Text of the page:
borderline-retarded, or learning-disabled child; and assesses social
responsiveness and language development.
note presence of physical symptoms that might indicate the existence of physical
illness (e.g., rashes, upper respiratory illness, or other allergic symptoms, cns
infection [cerebritis] requiring appropriate diagnostic studies).

1. promote client’s ability to engage in satisfying relationships with family members,
peer group.
2. facilitate parents’ development of effective means of coping with and
interventions for their child’s behavioral symptoms.
3. participate in the development of a comprehensive, ongoing treatment approach
using family and community resources.

1. demonstrates appropriate response to limits, rules, and consequences.
2. parents have gained (or regained) the ability to cope with internal feelings and to
intervene effectively in their child’s behavioral problems.
3. therapeutic plan developed, with family and client participating in treatment
4. plan is in place to meet needs after discharge.

nursing diagnosis coping, individual, ineffective

may be related to: situational or maturational crisis
mild neurological deficits/retardation
retarded ego development; low self-esteem
family system with dysfunctional coping methods,
negative role models; abuse/neglect
possibly evidenced by: inability to meet age-appropriate role
hostility toward others; defiant response to
inability to delay gratification; manipulation of
others in environment to fulfill own desires
desired outcomes/evaluation criteria— demonstrate appropriate ways to assert self and
client will: establish self-worth.
identify adaptive coping skills that will achieve a
healthy balance between independence and
delay gratification without manipulating others.


allow flexibility in shifting from one activity to recognizing the onset of anxiety and providing
another, particularly transitioning at bedtime for flexibility will decrease likelihood of child taking
younger children. an oppositional stance.
reinforce all efforts of the child when displaying this decreases pattern of negative attention-
appropriate efforts to establish autonomy. seeking behavior.
provide opportunities for imaginary play, including the medium of play materials provides
use of puppets, clay, sand. displacement of feelings and visualization of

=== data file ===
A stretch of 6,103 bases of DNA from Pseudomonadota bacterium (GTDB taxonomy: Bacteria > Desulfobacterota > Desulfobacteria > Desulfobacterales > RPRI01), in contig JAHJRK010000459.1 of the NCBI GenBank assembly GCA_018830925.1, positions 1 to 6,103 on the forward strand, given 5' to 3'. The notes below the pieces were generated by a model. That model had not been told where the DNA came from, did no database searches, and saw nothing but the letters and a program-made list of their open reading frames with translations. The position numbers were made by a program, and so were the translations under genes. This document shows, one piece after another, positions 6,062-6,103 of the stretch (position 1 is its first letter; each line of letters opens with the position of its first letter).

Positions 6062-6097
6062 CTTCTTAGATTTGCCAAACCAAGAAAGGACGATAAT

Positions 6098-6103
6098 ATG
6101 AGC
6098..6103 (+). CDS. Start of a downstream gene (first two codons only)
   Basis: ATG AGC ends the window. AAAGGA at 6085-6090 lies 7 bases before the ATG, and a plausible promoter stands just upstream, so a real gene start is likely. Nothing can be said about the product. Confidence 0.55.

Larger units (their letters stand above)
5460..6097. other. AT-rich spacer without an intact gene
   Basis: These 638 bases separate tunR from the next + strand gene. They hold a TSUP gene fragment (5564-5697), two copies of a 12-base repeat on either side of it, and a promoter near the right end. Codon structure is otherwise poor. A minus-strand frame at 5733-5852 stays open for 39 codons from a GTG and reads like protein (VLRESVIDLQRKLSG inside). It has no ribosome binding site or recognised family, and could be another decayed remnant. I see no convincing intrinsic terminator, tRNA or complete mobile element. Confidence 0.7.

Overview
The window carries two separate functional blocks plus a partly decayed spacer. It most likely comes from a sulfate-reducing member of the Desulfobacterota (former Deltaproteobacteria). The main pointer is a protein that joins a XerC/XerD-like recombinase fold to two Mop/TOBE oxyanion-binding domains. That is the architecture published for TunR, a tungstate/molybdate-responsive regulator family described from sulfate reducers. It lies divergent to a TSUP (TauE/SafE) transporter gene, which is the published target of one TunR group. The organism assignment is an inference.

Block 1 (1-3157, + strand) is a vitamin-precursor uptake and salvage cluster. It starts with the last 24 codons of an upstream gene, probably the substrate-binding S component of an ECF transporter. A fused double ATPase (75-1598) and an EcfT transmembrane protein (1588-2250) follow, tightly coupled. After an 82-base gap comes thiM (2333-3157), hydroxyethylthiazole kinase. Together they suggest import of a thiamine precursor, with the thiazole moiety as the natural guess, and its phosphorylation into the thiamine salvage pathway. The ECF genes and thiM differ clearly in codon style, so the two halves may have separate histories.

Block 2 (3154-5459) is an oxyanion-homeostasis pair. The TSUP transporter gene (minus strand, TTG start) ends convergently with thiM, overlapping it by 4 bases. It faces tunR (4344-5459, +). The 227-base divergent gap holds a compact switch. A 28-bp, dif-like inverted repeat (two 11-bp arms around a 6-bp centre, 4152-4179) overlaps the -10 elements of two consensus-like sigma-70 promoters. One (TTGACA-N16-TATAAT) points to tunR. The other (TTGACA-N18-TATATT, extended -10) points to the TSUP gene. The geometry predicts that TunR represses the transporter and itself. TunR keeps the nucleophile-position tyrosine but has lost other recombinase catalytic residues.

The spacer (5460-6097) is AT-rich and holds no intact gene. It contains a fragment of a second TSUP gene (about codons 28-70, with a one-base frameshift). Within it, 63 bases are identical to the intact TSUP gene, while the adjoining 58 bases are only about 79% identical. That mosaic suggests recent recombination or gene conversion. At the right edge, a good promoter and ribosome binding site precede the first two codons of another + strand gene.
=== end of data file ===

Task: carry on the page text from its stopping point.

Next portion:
set limits on disruptive behaviors (e.g., talking child needs to know expectations and to learn
incessantly); suggest alternative competing behaviors competing acceptable behaviors (e.g.,
raising hand
such as playing quietly. vs. shouting out, keeping hands to self vs.
encourage discussion of angry feelings and identity dealing with feelings honestly and directly
of true object of hostility. discourage displacement of anger onto others.
explore with client alternative ways for handling promotes learning how to interact in society with
frustration. others in more productive ways.
provide positive feedback for trying new coping supports efforts and encourages use of
strategies. behaviors.
evaluate with client the effectiveness of new because client has limited problem-solving skills,
behaviors. discuss modifications for improvement. assistance may be required to reassess
develop strategies.
assist client to recognize signs of escalating anxiety. helps client to recognize ineffective
behaviors and
explore ways client can intervene before behavior develop new coping skills to effect positive
becomes disabling.

administer medication as indicated, e.g.:
imipramine (tofranil), paroxetine (paxil), sertralineantidepressants may be used when depression
is a
(zoloft); factor in the disorder.
diazepam (valium), chloridiazepoxide antianxiety medications provide relief from
(librium), alprazolam (xanax). of anxiety, facilitating cooperation with therapy
and enhancing sense of self-control.

nursing diagnosis social interaction, impaired

may be related to: retarded ego development; low self-esteem
family system with dysfunctional coping methods,
negative role models; abuse/neglect
neurological impairment; mental retardation
possibly evidenced by: discomfort in social situations